Partners Strengthens Province’s Substance Abuse Efforts

The North Carolina General Assembly building in Raleigh is seen. Senate Bill 105 (Sec 9F.3A) specifically provides $500,000 from the state to Partners Health Management to help Surry County fight substance use disorders.

The General Assembly awarded $500.00 to Partners Health Management to specifically address the needs of Surry County residents battling substance use disorder or those otherwise struggling with addiction. Partners has pledged to support the programs designed and implemented by the county office for substance abuse recovery in education, counseling, staff training and community outreach.

Mark Willis, the director of substance abuse recovery in Surry County, asked county commissioners to accept funding from Partners that would fund $151,248 for Vital Links Center. The center is leading three programmes, including a return to work program for those reintegrating after detention, with the idea that successful reintegration into the labor market is one way to significantly reduce recidivism.

Recovery Friendly Workplaces receives training and support in helping current employees struggling with substance use disorder. Employers are noticing lost productivity and excessive absenteeism due to substance abuse, and many are eager to find ways to help. Employee assistance programs are now much more common than in the past as employers want to help and retain employees rather than hire and retrain.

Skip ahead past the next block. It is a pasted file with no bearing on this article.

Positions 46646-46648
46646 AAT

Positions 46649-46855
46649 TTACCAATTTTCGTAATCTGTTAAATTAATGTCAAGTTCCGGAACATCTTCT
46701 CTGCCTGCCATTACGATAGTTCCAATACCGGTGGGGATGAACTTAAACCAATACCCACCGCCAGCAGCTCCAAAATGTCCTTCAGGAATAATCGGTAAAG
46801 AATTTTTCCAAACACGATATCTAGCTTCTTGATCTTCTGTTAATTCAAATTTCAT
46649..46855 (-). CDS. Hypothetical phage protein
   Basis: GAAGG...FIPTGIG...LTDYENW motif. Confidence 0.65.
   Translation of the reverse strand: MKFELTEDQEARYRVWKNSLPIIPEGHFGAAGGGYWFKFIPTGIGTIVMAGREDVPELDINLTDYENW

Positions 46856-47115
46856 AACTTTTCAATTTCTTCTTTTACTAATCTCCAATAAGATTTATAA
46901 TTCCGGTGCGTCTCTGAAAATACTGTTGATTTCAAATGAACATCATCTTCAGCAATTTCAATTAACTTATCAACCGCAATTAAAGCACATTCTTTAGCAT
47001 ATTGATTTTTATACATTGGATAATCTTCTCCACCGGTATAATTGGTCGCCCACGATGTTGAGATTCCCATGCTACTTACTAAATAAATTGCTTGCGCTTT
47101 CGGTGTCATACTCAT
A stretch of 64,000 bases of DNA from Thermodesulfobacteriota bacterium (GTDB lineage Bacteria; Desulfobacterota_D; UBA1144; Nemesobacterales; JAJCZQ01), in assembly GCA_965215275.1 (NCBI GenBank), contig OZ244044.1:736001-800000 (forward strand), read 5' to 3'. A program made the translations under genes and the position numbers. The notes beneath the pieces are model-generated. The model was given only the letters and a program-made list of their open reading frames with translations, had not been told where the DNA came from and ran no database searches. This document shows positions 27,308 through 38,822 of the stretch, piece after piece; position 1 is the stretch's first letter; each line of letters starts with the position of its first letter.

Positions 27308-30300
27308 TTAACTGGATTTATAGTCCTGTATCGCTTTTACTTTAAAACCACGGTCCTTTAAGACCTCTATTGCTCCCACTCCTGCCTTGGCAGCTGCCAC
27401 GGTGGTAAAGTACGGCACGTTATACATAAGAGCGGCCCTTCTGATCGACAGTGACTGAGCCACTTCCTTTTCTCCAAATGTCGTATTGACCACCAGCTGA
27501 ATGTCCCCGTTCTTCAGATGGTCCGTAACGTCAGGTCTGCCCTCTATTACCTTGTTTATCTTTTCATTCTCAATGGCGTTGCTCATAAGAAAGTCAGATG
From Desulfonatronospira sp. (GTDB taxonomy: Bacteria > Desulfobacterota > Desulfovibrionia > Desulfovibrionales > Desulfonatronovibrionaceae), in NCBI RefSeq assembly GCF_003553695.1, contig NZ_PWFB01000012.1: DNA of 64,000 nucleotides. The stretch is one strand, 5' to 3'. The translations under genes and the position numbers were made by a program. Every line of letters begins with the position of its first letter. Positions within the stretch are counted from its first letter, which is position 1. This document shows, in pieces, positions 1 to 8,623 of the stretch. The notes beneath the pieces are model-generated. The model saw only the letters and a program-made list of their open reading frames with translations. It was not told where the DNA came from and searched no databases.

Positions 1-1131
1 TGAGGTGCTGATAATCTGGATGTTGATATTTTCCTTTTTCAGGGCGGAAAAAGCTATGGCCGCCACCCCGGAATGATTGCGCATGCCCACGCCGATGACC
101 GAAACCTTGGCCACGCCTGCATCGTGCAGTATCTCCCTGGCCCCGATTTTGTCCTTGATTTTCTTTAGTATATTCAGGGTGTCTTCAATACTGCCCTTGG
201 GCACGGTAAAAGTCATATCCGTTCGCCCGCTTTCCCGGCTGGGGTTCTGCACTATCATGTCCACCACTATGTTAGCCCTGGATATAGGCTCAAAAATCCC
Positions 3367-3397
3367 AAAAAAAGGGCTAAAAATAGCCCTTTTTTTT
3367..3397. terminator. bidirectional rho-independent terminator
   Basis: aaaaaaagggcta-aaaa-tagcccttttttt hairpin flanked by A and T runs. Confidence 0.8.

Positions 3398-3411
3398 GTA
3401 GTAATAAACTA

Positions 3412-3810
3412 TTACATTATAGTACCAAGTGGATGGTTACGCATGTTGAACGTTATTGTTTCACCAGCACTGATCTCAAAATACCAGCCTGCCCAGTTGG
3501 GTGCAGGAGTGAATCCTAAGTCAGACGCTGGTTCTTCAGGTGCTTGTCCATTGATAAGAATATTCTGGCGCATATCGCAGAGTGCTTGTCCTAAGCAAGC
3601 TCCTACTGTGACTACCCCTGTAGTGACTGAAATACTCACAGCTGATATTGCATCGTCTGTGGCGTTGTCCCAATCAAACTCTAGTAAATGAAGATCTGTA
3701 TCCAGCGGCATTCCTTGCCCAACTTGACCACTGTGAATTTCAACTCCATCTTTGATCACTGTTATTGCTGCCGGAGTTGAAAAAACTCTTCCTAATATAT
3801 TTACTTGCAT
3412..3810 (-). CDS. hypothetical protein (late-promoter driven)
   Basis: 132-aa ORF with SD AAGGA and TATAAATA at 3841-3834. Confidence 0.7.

With a Recovery to Work program, the county hopes to identify employers with whom they can work with to find where there are needs in the workforce that can be met. The Vital Links Center will receive referrals from the community, practitioners, law enforcement and the Department of Social Services for individuals to receive screening, occupational case management and job referrals to approved participants.

$65,000 has been earmarked for a planning and implementation study related to new treatment programs within the new Surry County Detention Center. An additional $96,400 of the money provided to state Partners will be used for county outreach and education programs. An “aggressive” education campaign will be launched across the province to spread that prevention is the best weapon against substance use disorders.

For local intervention and recovery support, an additional $159,089 has been set aside to increase funding for the county intervention team and $27,600 to increase funding for community transportation options such as Ride the Road to Recovery.

Partners’ support combined with funds from opioid schemes will be applied to the county’s long-term plan to fight substance use disorders through education, prevention, treatment and recovery services.

In other board news:

– The commissioners heard from members of the public on issues related to electoral integrity during the open forum portion of Monday’s meeting. Several members of the group marched around the historic courthouse in Dobson seven times before Monday night’s rally to commemorate the Old Testament battle of Jericho.

They asked the board for more communication and transparency about their requests and the status of any action to resolve their concerns. A major bottleneck remains the use of paper ballots as opposed to the electronic voting machines which they say are susceptible to outside manipulation and cost former President Donald Trump the 2020 election.